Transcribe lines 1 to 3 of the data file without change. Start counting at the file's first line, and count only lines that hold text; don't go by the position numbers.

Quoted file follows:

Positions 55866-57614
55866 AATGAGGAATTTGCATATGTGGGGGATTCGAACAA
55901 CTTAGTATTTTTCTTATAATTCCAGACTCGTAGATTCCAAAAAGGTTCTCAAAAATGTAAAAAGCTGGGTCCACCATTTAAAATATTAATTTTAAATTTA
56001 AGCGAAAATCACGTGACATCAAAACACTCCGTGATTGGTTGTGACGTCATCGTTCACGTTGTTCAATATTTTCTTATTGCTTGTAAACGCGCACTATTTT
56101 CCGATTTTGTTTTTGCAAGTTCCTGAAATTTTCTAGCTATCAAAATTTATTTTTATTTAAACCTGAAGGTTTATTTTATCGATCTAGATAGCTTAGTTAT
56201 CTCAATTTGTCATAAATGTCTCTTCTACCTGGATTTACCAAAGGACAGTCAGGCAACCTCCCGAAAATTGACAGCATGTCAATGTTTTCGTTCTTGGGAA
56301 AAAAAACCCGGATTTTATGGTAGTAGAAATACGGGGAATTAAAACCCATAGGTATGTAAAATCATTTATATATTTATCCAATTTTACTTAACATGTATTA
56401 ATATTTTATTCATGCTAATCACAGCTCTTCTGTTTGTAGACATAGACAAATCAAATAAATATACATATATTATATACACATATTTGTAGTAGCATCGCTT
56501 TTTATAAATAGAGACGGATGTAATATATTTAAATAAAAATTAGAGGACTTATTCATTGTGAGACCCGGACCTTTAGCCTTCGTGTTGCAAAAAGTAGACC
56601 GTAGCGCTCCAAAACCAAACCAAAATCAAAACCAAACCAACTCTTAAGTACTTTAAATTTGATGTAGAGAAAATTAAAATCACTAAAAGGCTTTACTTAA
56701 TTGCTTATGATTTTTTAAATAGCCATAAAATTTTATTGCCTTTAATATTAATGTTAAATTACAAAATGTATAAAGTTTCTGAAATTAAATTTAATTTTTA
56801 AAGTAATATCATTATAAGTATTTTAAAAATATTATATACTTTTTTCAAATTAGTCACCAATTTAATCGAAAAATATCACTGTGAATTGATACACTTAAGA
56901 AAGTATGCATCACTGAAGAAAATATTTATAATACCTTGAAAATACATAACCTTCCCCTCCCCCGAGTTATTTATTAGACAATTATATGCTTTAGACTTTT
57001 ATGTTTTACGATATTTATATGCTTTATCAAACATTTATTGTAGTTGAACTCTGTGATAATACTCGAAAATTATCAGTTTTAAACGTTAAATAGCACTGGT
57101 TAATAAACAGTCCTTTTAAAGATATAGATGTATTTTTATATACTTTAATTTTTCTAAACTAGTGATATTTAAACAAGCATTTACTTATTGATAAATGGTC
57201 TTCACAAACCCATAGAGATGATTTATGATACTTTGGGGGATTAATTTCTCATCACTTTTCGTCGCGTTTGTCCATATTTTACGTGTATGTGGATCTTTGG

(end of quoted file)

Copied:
Positions 55866-57614
55866 AATGAGGAATTTGCATATGTGGGGGATTCGAACAA
55901 CTTAGTATTTTTCTTATAATTCCAGACTCGTAGATTCCAAAAAGGTTCTCAAAAATGTAAAAAGCTGGGTCCACCATTTAAAATATTAATTTTAAATTTA